On Cheating

As I ponder the Major League baseball cheating scandal and the potential downfall of my beloved Redsox, I realize that cheating is nothing new, whether the scenario is baseball, politics, or just day-to-day living. Even my Church has cheated through lying.

The bottom line of cheating appears to be “It’s only a problem if you get caught!” And if we are all honest with ourselves, we sometimes delight in someone “getting away with it.” Take Gaylord Perry, for example. Perry had a Hall of Fame career. Perry also used the spitball, a pitch that was illegal for many years. Perry never hid the fact that he was cheating. When he retired, he said “Well, baseball will be a little drier now.” I confess that I appreciated this trickster figure.

Election cheating is also nothing new, whether it involves preventing poor people from registering to vote to dumping voting machines into Lake Michigan. Persons running for elected office have long been willing to “get away with” illegal/unethical ways of padding their vote.

Cheating in business also seems to be a way of life whether it is knowingly selling an inferior product, falsifying a tax return, billing for services not delivered, etc. Even the  Bible notes the challenge of people cheating in business.

Is honesty going the way of such values as church attendance? In this fast-paced world, is honesty no longer relevant? Like the call to non-violence, does Jesus’ invitation to honesty suggest that he was nothing more than a naive idealist?

The ultimate challenge of honesty is to be honest with oneself. How often do I make excuses? Overlook bad behavior? How often do I justify lying? Perhaps our culture has become so tolerant of cheating that we don’t feel a need to hold ourselves accountable.

Yes, there are uproars. Baseball managers are being fired. Players may be implicated. Election results are being questioned because of cheating through foreign influence. I’d like to think this outrage reflects some moral awakening but I doubt it.

So what do I do? As with the issue of violence, perhaps the only recourse I have is the most important one — do a moral inventory on my own level of dishonesty and take the necessary steps to establish a more honest, cheat-free lifestyle. Perhaps as I point a finger at any suspected cheater from a baseball manager to a President, I need to recall Shakespeare’s words: “The fault, dear Brutus, is not in our stars but in ourselves.”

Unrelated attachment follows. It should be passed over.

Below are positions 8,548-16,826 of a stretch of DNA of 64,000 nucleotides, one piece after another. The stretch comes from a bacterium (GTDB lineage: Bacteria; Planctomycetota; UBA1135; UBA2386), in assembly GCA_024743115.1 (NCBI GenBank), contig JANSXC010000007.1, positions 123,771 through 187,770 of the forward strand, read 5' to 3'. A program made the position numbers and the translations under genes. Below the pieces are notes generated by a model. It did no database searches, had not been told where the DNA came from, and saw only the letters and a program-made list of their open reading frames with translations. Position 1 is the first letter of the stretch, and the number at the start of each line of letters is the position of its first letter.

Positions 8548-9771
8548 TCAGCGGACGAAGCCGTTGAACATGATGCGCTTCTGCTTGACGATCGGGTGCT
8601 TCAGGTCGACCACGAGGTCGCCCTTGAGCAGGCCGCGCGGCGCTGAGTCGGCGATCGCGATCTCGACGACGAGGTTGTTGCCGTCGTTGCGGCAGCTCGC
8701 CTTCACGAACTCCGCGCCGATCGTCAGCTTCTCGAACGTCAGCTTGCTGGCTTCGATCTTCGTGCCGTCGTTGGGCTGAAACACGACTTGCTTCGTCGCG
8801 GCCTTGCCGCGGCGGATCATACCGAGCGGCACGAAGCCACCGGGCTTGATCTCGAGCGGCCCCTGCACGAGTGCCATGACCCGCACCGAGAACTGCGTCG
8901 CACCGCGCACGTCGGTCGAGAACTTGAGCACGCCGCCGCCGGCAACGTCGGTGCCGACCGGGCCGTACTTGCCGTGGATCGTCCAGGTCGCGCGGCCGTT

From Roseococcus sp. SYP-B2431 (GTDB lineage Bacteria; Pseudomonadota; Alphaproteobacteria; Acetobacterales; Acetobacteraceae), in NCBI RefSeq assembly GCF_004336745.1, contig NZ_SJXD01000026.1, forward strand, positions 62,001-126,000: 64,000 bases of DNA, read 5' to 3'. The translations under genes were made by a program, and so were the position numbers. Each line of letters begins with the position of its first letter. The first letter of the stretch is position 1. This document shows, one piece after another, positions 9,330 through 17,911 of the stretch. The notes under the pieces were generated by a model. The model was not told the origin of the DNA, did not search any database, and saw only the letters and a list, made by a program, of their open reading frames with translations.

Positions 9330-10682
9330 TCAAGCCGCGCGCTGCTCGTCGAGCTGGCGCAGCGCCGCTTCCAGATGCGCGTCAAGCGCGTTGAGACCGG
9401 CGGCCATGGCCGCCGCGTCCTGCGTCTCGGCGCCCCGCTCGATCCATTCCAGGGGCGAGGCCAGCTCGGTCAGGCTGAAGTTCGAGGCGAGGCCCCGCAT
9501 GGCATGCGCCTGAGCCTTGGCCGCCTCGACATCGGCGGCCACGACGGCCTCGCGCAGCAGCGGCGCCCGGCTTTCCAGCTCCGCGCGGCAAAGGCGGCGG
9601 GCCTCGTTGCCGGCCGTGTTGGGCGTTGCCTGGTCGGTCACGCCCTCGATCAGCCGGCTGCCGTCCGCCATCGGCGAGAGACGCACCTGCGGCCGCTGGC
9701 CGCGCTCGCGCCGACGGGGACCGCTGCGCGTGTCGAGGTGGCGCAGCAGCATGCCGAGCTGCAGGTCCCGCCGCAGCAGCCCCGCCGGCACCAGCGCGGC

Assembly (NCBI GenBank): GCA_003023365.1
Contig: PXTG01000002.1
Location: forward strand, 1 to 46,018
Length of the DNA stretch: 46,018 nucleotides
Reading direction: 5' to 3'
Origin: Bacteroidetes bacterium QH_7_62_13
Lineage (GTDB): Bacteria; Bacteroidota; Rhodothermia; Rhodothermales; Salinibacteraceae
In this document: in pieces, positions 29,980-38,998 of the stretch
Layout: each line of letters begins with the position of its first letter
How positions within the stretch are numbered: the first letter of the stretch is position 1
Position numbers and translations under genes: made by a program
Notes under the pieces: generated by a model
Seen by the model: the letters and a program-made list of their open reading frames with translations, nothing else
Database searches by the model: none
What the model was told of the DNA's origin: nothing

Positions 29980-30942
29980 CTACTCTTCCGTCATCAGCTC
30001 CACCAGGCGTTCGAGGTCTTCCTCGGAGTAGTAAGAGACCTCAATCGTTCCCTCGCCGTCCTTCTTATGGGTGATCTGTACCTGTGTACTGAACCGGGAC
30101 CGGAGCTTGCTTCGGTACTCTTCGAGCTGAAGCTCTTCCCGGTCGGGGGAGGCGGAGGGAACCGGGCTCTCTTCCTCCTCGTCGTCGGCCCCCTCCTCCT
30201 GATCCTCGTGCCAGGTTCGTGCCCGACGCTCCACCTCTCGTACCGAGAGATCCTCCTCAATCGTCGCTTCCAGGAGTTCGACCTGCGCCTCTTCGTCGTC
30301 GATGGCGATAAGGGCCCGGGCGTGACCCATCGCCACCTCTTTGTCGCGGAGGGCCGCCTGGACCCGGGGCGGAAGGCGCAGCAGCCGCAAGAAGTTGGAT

About richp45198

I am a clinical psychologist and have an abiding interest in matters spiritual.
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2 Responses to On Cheating

  1. Susan says:

    I used to cheat 40 years ago when I was a kid. Dr. Patterson said I was, “Looking for something outside of myself”. Through therapy I learned that something or someone has to be more important than whatever is being cheated for. My husband who is a saint has never cheated. He says people used to cheat when he was playing tennis competitively. He said that the answer to dealing with cheaters is to be good enough that it doesn’t matter if they cheat. As far as declining church attendance I can say that the two people who have hurt me the most were ones who attended church and synagogue regularly and hold positions of authority in those institutions. Then there are also those like Dr. Patterson who live their faith.

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  2. Michele Osborn says:

    IMO – Apparently cheating is in the eye of the beholder. Many people can justify their cheating (e.g. Les Misérables) and the many shades of cheating is a matter of personal values as to what is acceptable. Judging the cheating is bounced against these same values, preconceived beliefs and maybe even some intuition. When I run the 2016 election through my filters what comes back is that Hillary was colluding and cheating but somehow it backfired and the aftermath is pure narcissistic projection. My gut tells me this is the case because she hid so much evidence all her political career and key witnesses mysteriously disappear but the President opens his kimono more than he should. (I know I know . . . I can feel you bristling all the way from Dallas LOL). But in any case, we are trying to put our morals and value filters on information that is coming to us from known deceivers via questionable sources full of cheaters. It is quite confusing and heart breaking and divisive especially for all of us who are trying to do the right thing and be on the right side. God said cheating (i.e. lying/stealing) will take us away from the abundant life He has planned for us. So we have a vested interest to do our best as you said, Rich, to “take the necessary steps to establish a more honest, cheat-free lifestyle”. But be prepared because as CS Lewis said “No man knows how bad he is till he has tried very hard to be good.” So we need to keep our spiritual armor prayed up and mission ready!! And pray to Jesus for help when we fall short and pray for others when they do too. xoxo Thank you Rich for the opportunity to be open and honest.

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